Processing capacity at New Zealand’s plants is recovering as more people return to work after isolating or stayed at home to look after family members due to COVID-19.
Joint update from Beef + Lamb New Zealand, the Meat Industry Association, DairyNZ and Federated Farmers.
However, processing delays remain as companies work through the back-log that has built up as a result of the reduced staff numbers and the existing chronic labour shortage.
Capacity will vary from plant to plant but it is ranging between 70–90 per cent across the country.
Year-on-year processing is still behind last season across all stock types.
As mentioned previously, the length of the processing delays will depend on how far each region is through the processing season and every processor and plant will have different run modes for ovine and bovine.
Processors are bringing on additional capacity for cattle, moving stock across their networks and moving workers to other plants to ease the pressure.
We encourage farmers to talk to their individual processors to understand how the delays will affect them.
Across the country, lamb processing has improved and is now about 2–4 weeks behind last year.
Cattle processing remains behind last season and the situation is compounded by an increasing number of cull cows being sent to plants for processing, which is typical for this time of year.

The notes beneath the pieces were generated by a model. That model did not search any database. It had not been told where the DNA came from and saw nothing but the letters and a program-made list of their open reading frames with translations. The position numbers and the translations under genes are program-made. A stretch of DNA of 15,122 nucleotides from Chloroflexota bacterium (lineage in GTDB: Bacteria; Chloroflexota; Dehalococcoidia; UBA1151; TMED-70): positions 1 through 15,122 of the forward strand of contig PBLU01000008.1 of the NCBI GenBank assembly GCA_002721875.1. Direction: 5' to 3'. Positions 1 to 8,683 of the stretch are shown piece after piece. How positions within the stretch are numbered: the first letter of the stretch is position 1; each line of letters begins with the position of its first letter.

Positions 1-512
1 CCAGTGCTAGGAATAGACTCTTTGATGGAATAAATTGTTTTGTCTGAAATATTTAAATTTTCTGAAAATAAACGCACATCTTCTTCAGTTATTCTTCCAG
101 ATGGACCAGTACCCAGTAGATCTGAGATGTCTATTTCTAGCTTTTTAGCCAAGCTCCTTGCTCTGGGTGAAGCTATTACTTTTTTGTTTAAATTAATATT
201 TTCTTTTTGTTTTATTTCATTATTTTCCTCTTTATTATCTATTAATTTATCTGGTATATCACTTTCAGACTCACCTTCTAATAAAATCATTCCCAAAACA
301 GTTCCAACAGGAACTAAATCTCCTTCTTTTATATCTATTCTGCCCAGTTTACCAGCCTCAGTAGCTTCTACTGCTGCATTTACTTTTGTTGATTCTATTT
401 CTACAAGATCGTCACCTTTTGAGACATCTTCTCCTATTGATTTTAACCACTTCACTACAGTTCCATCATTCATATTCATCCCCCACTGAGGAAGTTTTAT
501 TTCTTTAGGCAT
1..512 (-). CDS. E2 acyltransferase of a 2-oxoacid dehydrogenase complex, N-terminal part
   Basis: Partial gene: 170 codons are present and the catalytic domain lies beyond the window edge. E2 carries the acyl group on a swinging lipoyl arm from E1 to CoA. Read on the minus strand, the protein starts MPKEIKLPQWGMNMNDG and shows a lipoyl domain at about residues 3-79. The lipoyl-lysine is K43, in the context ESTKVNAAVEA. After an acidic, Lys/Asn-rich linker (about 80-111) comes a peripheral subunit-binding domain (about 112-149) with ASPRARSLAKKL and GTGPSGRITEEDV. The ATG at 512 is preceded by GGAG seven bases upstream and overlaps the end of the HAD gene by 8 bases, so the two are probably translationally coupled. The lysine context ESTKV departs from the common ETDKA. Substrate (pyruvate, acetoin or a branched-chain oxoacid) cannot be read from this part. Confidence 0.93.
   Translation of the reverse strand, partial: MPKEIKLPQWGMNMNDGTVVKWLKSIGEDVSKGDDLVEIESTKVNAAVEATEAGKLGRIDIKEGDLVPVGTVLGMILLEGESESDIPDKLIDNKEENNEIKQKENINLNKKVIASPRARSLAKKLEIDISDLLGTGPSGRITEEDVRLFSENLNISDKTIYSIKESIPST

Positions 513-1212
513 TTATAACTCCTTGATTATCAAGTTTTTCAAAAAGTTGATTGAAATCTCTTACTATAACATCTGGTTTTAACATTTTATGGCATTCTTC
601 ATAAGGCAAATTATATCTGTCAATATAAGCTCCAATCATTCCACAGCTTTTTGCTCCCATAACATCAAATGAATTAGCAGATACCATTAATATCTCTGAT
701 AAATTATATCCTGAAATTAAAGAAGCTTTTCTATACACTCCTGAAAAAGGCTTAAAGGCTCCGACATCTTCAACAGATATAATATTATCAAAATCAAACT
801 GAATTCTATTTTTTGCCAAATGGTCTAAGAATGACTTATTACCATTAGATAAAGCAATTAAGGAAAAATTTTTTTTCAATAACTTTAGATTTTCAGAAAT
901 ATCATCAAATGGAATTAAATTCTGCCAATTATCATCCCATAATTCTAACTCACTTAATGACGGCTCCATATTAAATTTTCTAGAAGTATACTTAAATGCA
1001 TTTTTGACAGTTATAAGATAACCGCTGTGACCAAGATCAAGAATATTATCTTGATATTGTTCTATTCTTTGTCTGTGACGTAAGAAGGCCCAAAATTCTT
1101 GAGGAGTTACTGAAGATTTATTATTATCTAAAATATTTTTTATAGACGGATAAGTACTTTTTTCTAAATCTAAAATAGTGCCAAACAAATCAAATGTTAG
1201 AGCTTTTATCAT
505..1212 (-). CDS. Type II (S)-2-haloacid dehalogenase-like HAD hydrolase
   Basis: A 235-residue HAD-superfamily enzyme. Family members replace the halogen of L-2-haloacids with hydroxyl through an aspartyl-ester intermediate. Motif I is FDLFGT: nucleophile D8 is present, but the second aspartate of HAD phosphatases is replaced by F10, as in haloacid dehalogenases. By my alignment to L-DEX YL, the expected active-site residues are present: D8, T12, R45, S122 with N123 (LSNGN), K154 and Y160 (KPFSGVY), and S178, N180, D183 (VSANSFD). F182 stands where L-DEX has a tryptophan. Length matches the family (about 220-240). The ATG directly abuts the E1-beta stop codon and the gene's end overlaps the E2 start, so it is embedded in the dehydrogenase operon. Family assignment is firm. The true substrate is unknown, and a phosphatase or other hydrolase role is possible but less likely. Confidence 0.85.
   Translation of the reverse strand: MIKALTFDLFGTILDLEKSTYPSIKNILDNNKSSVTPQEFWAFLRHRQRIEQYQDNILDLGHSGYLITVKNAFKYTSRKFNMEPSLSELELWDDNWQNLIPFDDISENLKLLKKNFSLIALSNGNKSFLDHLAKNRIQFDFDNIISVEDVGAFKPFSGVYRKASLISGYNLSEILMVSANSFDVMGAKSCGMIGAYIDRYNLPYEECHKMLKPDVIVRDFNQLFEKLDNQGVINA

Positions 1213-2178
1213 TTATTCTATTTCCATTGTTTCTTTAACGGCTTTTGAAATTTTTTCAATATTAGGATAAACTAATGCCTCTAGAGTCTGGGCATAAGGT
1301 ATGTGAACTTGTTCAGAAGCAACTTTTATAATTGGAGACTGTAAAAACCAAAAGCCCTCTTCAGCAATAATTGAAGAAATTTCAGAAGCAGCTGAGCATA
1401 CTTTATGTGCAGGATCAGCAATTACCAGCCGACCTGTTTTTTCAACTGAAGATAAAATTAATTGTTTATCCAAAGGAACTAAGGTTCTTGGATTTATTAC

We are continuing to monitor the cattle situation in the lower South Island as we head into winter. Some companies are now operating close to typical seasonal capacity and are focused on processing cull cows.
There has also been recent rain in Southland, which has eased concerns over the dry conditions, however grass growth is being hampered by low soil temperatures.
Global supply chain
The global supply chain continues to be significantly affected by the pandemic with Shanghai, Rotterdam and the west coast of North America particularly impacted.
Port congestion, vessel schedule changes and a shortage of containers are causing bottlenecks and increased costs across the supply chain.
While Shanghai is not the major import port in China for New Zealand red meat, it is still an important entry point. At this stage, the port is continuing to operate, but there is significant disruption and congestion. As Shanghai is one of the largest ports, the disruption there could spread throughout the Chinese port network and lead to delays and congestion at other ports.
For New Zealand’s meat exporters, this could mean delays in getting containers cleared and higher costs if containers have to be re-routed to other ports. There could also be a knock-on effect on the inland distribution network for our products.
The red meat sector has demonstrated real resilience and agility during the COVID-19 pandemic. Our companies’ strong customer relationships and our diverse market portfolio (over 120 countries) mean our exporters can swiftly move products between different markets and channels to mitigate the impact of the disruption.
Advice for farmers
Talk to your key advisors, neighbours and friends.
Although there is currently not a pressing feed situation in most parts of the country, consider putting a feed budget in place and ensuring you have feed reserves in the event you need to hold onto livestock for longer.
Call 0800 BEEFLAMB (0800 233 352), 0800 4 DairyNZ (0800 4 324 7969) or 0800 327 646 (0800 FARMING) for one-on-one advice.